By Steve Keating
TORONTO (Reuters) - Instead of the regular 82-game endurance test, the National Hockey League season has turned into a survival of the fittest as teams grapple with a rapid-fire schedule and mounting injuries in the lockout-shortened campaign.
With 48 games packed into a 99-day window, injuries have already become the wild card in an unpredictable season that is not yet a week old.
The Toronto Maple Leafs were not quite on survival mode on Thursday but the toll taken by three games in four nights and an injury to All-Star winger Joffrey Lupul was clear in their 7-4 loss to the New York Islanders.
Coming off a big away win over Sidney Crosby and the Pittsburgh Penguins, Toronto returned home and came out all guns blazing to race to a 3-1 first period lead.
The Leafs, however, ran out of gas midway through the second period as the Islanders struck five straight goals, including a pair each from Matt Moulson and Michael Grabner, to steal the win and head to Boston for a meeting with the Bruins on Friday.
"You're realistic, that is the second half of a back-to-back, it's not an excuse, it's just part of what you have to do," Leafs coach Randy Carlyle told reporters.
"I think we have nine back-to-backs and seven of them are in the same situation where we have the opposition here waiting while we are playing on the road.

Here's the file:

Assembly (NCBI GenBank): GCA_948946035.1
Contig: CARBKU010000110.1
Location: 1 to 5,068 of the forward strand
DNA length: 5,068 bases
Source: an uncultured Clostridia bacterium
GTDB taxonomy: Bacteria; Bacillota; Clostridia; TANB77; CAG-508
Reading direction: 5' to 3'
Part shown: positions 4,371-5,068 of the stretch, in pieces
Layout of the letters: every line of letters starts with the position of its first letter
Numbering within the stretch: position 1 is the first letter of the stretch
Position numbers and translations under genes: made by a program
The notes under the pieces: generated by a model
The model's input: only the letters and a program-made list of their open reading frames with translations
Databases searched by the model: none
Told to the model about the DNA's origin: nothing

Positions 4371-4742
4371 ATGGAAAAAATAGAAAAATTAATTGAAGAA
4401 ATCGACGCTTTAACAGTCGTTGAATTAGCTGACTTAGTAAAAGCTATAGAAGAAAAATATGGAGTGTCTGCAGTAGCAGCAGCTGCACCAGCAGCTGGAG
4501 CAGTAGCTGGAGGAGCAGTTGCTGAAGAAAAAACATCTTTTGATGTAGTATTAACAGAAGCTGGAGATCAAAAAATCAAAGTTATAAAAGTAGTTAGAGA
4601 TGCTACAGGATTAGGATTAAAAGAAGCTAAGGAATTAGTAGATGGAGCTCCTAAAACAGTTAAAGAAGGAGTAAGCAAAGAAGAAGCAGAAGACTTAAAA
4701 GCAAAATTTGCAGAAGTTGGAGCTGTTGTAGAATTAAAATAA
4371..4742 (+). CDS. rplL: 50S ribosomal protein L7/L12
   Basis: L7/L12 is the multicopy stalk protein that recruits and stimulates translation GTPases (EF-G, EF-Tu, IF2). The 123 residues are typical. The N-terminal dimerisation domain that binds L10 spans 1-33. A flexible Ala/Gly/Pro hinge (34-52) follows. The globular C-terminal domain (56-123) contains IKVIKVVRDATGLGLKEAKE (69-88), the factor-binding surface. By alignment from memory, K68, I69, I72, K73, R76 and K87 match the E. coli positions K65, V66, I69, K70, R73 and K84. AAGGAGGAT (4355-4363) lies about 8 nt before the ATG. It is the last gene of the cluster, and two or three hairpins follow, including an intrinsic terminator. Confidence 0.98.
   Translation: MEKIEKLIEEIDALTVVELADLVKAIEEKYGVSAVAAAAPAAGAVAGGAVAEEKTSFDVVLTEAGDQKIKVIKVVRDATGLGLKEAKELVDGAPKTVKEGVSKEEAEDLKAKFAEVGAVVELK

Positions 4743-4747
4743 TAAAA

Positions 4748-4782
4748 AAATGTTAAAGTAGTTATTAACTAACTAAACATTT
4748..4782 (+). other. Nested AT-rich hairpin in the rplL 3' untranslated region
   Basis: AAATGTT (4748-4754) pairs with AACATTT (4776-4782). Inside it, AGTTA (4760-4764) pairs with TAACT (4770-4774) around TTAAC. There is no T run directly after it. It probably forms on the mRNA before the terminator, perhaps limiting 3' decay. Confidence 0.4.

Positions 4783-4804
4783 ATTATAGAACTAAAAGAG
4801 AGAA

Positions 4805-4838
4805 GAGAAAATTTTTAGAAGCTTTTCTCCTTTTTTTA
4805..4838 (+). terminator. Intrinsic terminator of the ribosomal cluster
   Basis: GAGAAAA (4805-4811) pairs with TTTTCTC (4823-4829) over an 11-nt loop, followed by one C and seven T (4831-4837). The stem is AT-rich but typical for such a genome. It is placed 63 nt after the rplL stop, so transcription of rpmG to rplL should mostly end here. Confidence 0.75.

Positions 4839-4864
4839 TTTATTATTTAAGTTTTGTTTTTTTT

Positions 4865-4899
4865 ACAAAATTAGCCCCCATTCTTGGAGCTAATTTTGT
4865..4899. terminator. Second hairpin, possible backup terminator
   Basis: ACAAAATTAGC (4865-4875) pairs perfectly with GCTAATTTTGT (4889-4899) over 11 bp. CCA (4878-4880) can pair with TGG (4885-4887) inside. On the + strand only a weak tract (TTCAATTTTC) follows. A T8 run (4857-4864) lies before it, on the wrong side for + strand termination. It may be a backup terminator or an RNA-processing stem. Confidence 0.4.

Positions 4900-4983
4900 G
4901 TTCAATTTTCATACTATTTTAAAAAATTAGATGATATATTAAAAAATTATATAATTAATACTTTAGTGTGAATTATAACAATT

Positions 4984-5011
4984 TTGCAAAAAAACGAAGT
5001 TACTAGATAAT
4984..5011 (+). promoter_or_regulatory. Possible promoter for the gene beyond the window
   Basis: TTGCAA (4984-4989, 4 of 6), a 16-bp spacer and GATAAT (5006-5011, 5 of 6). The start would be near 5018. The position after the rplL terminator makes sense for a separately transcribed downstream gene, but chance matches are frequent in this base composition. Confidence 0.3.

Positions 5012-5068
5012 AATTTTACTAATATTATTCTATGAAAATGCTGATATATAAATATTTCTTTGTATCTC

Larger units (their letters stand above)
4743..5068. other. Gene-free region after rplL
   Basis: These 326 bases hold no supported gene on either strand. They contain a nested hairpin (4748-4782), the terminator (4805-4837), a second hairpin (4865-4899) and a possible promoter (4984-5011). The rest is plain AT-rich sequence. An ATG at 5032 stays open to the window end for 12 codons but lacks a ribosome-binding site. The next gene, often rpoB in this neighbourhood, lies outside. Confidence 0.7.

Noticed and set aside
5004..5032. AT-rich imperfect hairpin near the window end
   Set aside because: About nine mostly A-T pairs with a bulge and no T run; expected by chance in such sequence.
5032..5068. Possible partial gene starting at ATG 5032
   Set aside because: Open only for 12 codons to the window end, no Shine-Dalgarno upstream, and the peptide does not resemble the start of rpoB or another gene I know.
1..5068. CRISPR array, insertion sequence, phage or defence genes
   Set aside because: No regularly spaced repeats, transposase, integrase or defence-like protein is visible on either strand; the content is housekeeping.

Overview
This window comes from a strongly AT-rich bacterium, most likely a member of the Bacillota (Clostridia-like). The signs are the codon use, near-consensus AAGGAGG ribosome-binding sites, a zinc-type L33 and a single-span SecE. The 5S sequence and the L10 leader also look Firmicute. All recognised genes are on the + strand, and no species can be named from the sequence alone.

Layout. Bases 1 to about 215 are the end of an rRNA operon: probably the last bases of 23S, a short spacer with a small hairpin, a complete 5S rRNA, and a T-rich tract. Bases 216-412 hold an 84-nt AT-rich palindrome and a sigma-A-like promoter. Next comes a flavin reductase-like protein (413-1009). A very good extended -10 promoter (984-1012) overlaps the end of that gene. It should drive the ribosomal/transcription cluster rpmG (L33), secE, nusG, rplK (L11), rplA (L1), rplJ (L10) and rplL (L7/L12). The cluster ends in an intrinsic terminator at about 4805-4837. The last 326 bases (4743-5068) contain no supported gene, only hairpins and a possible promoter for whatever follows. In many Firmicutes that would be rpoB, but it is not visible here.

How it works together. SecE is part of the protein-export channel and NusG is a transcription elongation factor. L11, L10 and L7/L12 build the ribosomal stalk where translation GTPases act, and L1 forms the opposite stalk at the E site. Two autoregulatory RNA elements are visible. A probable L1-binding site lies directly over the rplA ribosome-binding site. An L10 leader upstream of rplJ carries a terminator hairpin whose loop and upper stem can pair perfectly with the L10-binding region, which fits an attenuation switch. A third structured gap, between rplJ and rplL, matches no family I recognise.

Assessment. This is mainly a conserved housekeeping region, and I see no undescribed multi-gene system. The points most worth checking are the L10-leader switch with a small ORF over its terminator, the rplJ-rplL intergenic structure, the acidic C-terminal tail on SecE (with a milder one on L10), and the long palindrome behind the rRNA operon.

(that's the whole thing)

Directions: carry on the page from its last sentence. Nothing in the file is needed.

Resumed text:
"What you do is you try to mix and match your personnel and when you do get a lead you stick to the game plan and make the simple play.
"Giving up seven goals isn't usually conducive to winning."
With only a six-day training game, the first few weeks of the regular season were expected to produce some wacky results.
The topsy-turvy start left the Stanley Cup champion Los Angeles Kings entering Thursday's action still searching for their first win while the Philadelphia Flyers, another Cup favorite, were 0-3 out of the gate before a 2-1 victory over the New York Rangers.
Part of the Kings and Flyers troubles can be traced to injuries, Los Angeles losing defenseman Matt Greene for the season while Philadelphia forward Scott Hartnell is set sit out two months with a broken foot.
Colorado Avalanche forward Steve Downie could also be gone for the season with a knee injury while Toronto will have to get by without Lupul, who ranked second among the Maple Leafs in goals (25) and points (67) last season and will be sidelined for a minimum of six weeks with a broken forearm.
"We didn't count on losing Lupul but these things happen and as you go on the fly you have to make adjustments with your personnel," said Carlyle. "I don't think you can revamp or change dramatically your line combinations.
"We had two different teams playing, the one that played last night and the one that played today were two different ends of the spectrum.
"We just didn't have it."
(Editing by Amlan Chakraborty)